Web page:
Today: Jul 16, 2024

SCSU Artist Profile: Religion and family, the influence behind senior’s music

JON MORENO — Arts & Entertainment Editor

Joshua L. Smith, a senior music major, was raised in the church and his music is heavily influenced by his religious beliefs. He plays the piano, keyboard, drums, and organ and it all started at the mere age of three. Now the president of the SCSU Drum Line, Smith says record deal or not, music is a key part of his life and will continue to be for a very long time. After Southern, Smith says he plans to attend grad school and to continue making music.

Q. Let’s start with the basics. What’s your major, year, and what separates you from other musicians?

A. I’m a music major. I’m a senior. What separates me from other musicians is my smooth style of playing, whether it’s on piano or on drums. Also, I try to be musically versatile in my playing so that I always have new ideas to practice, play, or record.

Q. How did it all start for you? What was the first moment that you realized music is your passion and what made you pursue it to this point?

A. Music has been a part of my life for almost as long as I’ve been living. I’ve always had an ear for music. I started playing the drum set in church when I was three years old and I’ve been a drummer ever since then. I also started singing in the junior choir at my church when I was about maybe six or seven years old. I was taking piano lessons as a kid too but that didn’t last very long. I don’t even remember much about that. When I got to high school, I joined the school band where I played the snare drum and the quint/quad drum. I had a wonderful music teacher as a director who helped me to experience music in a new way. What I thought was just drumming turned into something totally different in my hearing. He helped to turn my drumming into music. My ears were getting so much better that I was able to hear the wind players playing the wrong notes. I also began to listen to songs I’ve been listening to and hear things in the recording I’ve never heard before. During my high school years, my mother became a pastor and I was appointed to sing for the church. Eventually, I started to play a little of something on the keyboard. I started to record music in the best way I can so my cousin and I can sing along to the track. While doing all of this, I was teaching myself to play the keyboard by ear. I am now the president and captain of the SCSU drum line. So at this point of my life, I play drums, piano, keyboard, a bit of the organ, and I sing.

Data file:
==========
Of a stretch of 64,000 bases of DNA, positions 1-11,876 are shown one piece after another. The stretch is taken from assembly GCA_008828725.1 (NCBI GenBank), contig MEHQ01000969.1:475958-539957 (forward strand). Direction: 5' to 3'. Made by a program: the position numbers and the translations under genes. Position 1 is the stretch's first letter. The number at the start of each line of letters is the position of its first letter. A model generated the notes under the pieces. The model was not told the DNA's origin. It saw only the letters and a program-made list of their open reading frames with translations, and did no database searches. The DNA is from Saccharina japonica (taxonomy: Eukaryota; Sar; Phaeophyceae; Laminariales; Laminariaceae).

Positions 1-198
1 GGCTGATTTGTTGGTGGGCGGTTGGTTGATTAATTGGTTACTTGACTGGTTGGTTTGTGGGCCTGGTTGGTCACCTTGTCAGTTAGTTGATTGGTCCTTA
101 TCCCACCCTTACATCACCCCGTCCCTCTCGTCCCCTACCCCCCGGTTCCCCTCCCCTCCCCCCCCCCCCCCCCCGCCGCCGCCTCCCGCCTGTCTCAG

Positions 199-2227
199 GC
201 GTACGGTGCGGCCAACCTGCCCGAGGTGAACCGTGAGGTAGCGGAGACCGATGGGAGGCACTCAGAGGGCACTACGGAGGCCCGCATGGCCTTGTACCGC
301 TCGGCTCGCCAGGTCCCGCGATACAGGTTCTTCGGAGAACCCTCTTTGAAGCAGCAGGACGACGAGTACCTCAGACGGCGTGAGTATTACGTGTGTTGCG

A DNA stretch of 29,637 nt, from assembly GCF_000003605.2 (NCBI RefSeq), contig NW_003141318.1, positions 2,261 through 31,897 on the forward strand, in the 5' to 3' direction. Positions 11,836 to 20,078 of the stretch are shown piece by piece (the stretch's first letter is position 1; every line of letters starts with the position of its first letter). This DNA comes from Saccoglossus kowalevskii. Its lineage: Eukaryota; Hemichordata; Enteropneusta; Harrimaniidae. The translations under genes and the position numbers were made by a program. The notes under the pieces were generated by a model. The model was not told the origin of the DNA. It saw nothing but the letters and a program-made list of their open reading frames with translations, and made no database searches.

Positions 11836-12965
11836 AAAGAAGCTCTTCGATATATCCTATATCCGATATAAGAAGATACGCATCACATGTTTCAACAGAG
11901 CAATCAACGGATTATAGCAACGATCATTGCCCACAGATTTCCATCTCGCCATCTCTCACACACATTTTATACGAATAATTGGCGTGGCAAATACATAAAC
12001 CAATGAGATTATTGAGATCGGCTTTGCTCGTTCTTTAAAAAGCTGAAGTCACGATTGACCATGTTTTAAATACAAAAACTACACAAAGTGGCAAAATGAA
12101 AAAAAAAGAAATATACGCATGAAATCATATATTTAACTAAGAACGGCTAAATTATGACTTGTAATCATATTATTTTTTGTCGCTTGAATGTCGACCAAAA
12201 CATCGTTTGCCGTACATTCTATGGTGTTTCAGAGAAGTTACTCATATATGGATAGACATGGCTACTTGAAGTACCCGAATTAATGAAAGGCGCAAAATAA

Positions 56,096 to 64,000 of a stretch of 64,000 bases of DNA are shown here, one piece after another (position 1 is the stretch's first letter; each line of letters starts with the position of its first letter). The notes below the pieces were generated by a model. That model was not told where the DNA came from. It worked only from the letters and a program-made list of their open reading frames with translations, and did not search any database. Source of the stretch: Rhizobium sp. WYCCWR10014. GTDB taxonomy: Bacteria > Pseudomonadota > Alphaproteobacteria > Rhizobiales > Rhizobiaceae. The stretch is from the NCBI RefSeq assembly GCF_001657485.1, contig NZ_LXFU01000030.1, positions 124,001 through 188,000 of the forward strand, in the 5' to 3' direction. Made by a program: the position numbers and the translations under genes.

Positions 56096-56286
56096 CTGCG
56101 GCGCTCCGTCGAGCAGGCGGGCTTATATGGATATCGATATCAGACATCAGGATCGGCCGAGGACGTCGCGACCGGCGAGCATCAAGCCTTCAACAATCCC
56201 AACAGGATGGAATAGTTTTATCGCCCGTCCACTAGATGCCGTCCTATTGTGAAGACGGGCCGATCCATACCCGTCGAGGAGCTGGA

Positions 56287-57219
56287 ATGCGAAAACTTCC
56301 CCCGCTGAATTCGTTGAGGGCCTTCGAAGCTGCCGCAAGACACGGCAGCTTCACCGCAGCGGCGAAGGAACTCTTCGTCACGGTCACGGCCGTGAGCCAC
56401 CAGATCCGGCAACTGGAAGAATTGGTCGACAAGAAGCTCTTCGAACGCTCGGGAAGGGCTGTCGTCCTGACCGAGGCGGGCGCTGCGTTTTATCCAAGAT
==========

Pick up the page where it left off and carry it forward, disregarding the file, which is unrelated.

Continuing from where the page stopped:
Q. Who are some of your favorite artists and how have they influenced you musically or personally?

A. My favorite R&B artist is Usher Raymond. I’m not sure when he became my favorite artist, but I remember when he was doing his Truth Tour in 2004 and my uncle had a ticket for me to go so I accepted the offer. Usher’s my favorite because he knows how to put on a show, even though it’s mostly for the ladies. In addition to that, he’s a great singer, dancer, and performer. What I really paid attention to at the concert was the live band. That was probably my first time experiencing live music like that. Usher has great, talented and gifted people working with him. He has some of the best producers in the music industry and the musicians in his live band are just simply amazing. By the end of my high school years, I started researching more of the people behind the scenes who help make that beautiful music.

Q. Where would you like to take the music you do? Are you a solo artist or part of a band or group? Are you trying to get a deal somewhere or is this simply for the passion?